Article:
I was coming home at night from a really good job interview. I got on the train at Hollywood/Vine Metro Station and headed back towards 7th/Metro Station. About a stop or two down the track a drunk man got on the train, singing VERY loudly (with very little talent) and sat directly across from me. I ignored him until about 10 minutes later when I noticed he was opening a can of bud light (probably his 5th). I looked away trying to ignore him again and when I glanced back I saw him starring directly at me, licking his lips, and rubbing the inside of his thigh dangerously close to his small dick. I glared back at him trying to get him to stop but he just kept going so I changed seats. He began to laugh and say degrading comments toward me … so I flicked him off (I don’t take that kind of bull shit from anyone). And then he began getting really aggressive, stumbling toward me and threatening me. We continued cussing each other out until I got to 7th & Metro. As I exited the train he made a knee jerking motion and said “I will kick your ass, bitch” and that’s when I blew my top, turned around, and said “WELL THEN COME ON BABY, I”M RIGHT HERE”. Of course the dick did nothing and continued to cuss at me as the doors closed. The ONLY bystander on a train full of useless people was this angel of a woman who, as she was also exiting the train, told the man “Don’t you touch her”. I can’t thank that woman enough for standing up for me. I’m always use to standing alone, I just want someone to help me out, just fucking once. If anyone sees a short, black man wearing a red baseball cap handing out stupid black business cards on the metro promoting himself as a “world champion boxer” (he actually tried using his cards to intimidate me) call the cops and stay away from him.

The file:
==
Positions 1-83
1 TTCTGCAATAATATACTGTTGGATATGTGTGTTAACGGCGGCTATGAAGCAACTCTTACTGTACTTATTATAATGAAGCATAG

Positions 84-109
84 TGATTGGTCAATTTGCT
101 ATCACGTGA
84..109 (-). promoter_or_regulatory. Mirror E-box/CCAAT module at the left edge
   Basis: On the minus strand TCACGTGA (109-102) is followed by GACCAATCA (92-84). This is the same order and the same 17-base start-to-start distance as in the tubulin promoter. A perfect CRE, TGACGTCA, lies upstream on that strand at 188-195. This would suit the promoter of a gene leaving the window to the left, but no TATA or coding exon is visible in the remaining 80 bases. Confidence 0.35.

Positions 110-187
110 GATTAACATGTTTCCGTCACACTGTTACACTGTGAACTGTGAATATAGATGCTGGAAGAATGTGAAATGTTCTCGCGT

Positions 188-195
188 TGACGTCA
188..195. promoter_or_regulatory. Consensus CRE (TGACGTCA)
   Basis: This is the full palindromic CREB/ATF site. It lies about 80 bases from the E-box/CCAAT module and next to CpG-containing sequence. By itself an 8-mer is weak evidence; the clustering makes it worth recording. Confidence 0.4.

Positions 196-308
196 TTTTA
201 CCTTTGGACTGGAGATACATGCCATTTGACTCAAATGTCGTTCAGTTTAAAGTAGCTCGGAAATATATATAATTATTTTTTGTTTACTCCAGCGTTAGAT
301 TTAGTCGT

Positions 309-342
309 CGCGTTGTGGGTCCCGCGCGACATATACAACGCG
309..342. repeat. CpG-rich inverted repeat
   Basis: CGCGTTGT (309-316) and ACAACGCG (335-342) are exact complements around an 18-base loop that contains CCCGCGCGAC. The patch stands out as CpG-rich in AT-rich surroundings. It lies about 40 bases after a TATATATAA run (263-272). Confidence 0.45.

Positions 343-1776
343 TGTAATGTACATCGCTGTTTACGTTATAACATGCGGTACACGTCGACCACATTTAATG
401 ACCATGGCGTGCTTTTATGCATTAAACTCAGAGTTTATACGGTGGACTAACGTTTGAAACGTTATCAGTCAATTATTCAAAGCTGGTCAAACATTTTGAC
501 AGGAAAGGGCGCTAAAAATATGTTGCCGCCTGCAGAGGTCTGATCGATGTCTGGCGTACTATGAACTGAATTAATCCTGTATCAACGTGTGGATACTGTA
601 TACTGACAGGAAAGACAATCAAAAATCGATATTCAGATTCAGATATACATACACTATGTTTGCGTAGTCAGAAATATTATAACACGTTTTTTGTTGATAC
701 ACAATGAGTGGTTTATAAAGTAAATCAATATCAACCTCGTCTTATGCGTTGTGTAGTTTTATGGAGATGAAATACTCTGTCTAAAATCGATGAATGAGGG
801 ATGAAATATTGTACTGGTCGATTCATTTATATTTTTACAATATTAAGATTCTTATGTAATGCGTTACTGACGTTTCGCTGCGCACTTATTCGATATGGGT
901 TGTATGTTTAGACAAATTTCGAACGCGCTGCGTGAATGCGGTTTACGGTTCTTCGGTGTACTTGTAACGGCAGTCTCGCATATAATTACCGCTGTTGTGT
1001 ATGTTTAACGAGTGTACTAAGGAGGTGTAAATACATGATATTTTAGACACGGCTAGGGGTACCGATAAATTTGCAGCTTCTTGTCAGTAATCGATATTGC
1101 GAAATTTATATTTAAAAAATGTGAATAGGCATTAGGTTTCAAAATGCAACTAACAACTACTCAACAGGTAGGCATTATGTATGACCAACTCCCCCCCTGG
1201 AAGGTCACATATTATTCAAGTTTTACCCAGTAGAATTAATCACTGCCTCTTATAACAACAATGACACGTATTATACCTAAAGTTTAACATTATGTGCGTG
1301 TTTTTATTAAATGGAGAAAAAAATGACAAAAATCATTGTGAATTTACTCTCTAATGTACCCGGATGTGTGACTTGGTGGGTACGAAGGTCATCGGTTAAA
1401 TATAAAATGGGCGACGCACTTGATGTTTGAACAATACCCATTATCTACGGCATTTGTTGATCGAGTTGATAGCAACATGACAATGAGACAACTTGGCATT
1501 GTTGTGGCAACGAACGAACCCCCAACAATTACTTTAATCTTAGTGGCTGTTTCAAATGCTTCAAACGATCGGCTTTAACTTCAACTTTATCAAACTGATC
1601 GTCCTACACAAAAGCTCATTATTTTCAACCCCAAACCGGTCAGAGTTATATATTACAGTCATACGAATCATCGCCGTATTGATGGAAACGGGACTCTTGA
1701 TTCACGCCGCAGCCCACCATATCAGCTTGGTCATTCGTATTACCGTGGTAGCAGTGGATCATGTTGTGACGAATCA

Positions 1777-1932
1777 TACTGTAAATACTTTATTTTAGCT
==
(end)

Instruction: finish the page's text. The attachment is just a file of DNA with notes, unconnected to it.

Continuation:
“Nice ass…best butt in town”, was yelled at me by a group of men, followed by a wolf-whistle, when walking down the Main Street of Angaston. This was a Saturday afternoon and it was humiliating. I pretended not to hear it, although my non-response encouraged more comments.
Somebody in a red Chevy kept making sexual gestures at me constantly.I was walking and the traffic kept them away but a mile away they were harassing me again
A group of young boys on bicycles was blocking the path where I usually run — this is a wide, safe path by a river.